My favorite parts of these images are the wispy, downy feathers on the bird’s stomach. In some places, they stick out like a sidewards cowlick (back in the days when I had hair, it would stand out at odd angles like that if it grew too long). The bird was accommodating enough in posing for me that I have included both left and right profiles.

I have been told that most people have asymmetrical faces and have a preference for one profile over the other. Which profile would this mockingbird choose?

fuzzy_blog

fuzzy2_blog

© Michael Q. Powell. All rights reserved

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As of last week, Canada Geese continued to populate the pond and fields of my local marshland pond in great numbers. Many were engaged in foraging for food, but some look like they have been assigned sentinel duty. The photos are pretty self-explanatory—I’ll let them speak for themselves and make this posting short.

Goose in waterSentinel goosegoose_grass_blog

© Michael Q. Powell. All rights reserved

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When I visited a county-run garden last week, the last thing that I expected to find was new growth. As I described in an earlier posting about a mockingbird, the landscape was bleak and desolate, largely bereft of color. From a distance I spotted a small patch of green. Moving closer to investigate, I discovered several small groupings of small white flowers that were starting to bloom.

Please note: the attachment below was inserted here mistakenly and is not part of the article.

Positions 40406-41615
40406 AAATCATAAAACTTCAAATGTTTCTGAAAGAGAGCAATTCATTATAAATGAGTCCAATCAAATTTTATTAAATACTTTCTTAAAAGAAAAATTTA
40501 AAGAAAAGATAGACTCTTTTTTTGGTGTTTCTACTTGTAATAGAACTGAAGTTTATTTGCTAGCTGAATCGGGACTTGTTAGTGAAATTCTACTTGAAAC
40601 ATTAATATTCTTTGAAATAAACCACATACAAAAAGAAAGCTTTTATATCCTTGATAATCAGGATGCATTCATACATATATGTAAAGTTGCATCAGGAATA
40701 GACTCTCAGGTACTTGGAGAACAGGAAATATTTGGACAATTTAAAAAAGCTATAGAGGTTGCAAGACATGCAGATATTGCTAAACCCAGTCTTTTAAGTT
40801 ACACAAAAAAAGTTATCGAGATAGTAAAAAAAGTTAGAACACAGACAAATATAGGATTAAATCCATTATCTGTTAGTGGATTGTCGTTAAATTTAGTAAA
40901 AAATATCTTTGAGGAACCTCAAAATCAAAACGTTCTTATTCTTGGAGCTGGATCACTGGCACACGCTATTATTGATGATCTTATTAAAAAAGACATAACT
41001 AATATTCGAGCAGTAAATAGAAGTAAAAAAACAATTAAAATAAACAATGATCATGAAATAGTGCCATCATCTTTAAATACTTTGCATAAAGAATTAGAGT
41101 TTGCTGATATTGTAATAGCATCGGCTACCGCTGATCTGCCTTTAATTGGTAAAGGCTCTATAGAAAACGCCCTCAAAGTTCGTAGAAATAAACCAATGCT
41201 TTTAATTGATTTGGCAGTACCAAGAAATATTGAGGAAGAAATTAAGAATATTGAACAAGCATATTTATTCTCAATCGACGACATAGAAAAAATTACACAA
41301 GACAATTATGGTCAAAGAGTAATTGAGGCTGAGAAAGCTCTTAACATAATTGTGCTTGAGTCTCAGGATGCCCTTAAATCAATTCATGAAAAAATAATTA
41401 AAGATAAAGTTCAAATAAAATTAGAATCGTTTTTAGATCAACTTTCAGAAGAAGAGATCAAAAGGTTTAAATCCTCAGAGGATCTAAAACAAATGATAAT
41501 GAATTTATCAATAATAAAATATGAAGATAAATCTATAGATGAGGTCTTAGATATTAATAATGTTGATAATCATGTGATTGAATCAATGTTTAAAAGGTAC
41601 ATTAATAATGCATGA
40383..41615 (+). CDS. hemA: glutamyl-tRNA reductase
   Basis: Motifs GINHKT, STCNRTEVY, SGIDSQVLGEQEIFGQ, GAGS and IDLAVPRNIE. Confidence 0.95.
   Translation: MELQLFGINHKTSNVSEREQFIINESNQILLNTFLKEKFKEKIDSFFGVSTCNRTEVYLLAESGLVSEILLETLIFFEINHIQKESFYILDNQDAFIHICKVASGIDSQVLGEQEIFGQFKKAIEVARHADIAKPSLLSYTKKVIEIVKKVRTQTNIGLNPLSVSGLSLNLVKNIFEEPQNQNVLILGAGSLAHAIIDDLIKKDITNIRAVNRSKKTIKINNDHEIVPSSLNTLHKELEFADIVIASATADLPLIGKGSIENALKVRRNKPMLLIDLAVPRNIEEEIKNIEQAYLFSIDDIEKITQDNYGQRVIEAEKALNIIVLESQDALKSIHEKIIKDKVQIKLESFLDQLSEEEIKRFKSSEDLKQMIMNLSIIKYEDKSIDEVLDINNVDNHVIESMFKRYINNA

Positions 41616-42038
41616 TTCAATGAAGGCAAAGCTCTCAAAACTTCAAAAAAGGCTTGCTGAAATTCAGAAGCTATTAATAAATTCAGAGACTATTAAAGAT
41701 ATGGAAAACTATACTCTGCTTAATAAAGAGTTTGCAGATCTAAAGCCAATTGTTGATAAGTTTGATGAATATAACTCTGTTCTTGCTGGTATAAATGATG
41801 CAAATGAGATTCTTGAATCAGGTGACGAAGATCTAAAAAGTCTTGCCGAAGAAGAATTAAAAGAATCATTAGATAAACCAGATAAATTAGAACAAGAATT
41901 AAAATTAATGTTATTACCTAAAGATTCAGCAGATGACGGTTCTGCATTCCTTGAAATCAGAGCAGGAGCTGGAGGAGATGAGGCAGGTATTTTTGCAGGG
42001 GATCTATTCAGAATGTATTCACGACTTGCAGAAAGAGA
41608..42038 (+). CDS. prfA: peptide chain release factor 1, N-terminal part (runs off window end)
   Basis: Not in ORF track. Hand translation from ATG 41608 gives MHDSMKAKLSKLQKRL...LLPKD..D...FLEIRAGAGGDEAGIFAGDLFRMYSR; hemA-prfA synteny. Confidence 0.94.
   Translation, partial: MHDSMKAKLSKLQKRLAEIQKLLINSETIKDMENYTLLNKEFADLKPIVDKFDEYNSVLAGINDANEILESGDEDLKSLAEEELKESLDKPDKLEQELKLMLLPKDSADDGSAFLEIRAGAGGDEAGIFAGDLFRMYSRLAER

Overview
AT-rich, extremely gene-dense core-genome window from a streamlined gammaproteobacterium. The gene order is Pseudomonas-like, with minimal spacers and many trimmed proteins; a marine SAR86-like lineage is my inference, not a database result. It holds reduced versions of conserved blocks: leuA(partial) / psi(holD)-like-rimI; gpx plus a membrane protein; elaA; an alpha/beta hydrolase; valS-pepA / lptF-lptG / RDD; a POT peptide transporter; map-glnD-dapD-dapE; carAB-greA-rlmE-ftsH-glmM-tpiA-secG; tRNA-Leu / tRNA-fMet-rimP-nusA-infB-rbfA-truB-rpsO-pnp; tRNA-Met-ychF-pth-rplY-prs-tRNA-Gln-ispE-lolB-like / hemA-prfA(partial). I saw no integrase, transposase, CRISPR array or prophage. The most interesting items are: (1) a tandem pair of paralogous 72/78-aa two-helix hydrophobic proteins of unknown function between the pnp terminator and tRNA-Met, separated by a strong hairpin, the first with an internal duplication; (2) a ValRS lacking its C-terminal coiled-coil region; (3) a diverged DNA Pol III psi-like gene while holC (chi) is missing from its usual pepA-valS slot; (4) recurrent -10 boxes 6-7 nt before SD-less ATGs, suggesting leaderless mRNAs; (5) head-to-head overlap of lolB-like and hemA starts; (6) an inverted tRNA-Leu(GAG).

A sign near one of the groupings indicated that the flower is a Giant Snowdrop (Galanthus elwesii), native to Turkey and from Greece to Ukraine. I don’t know flowers very well, but the information that I find on-line suggests that these little beauties are blooming several months earlier than usual.

My skills at taking flower photos have gotten a little rusty from disuse these last few months.  Following some early advice of my photography mentor, Cindy Dyer, an expert in photographing flowers, I got down down in the dirt to try to shoot these little flowers from a low angle. Cindy usually strives to have a beautiful green background for flowers, but that was largely impossible at this time of the year, with dominant shades of gray and brown. It was also a real challenge to get any kind of depth and definition with the pure white flowers.

Typically we have to wait until spring for signs of new growth and renewal—this winter I got an early reminder and an advance preview.

drops2_blog

drops3_blogdrops4_blogtiny_blog

© Michael Q. Powell. All rights reserved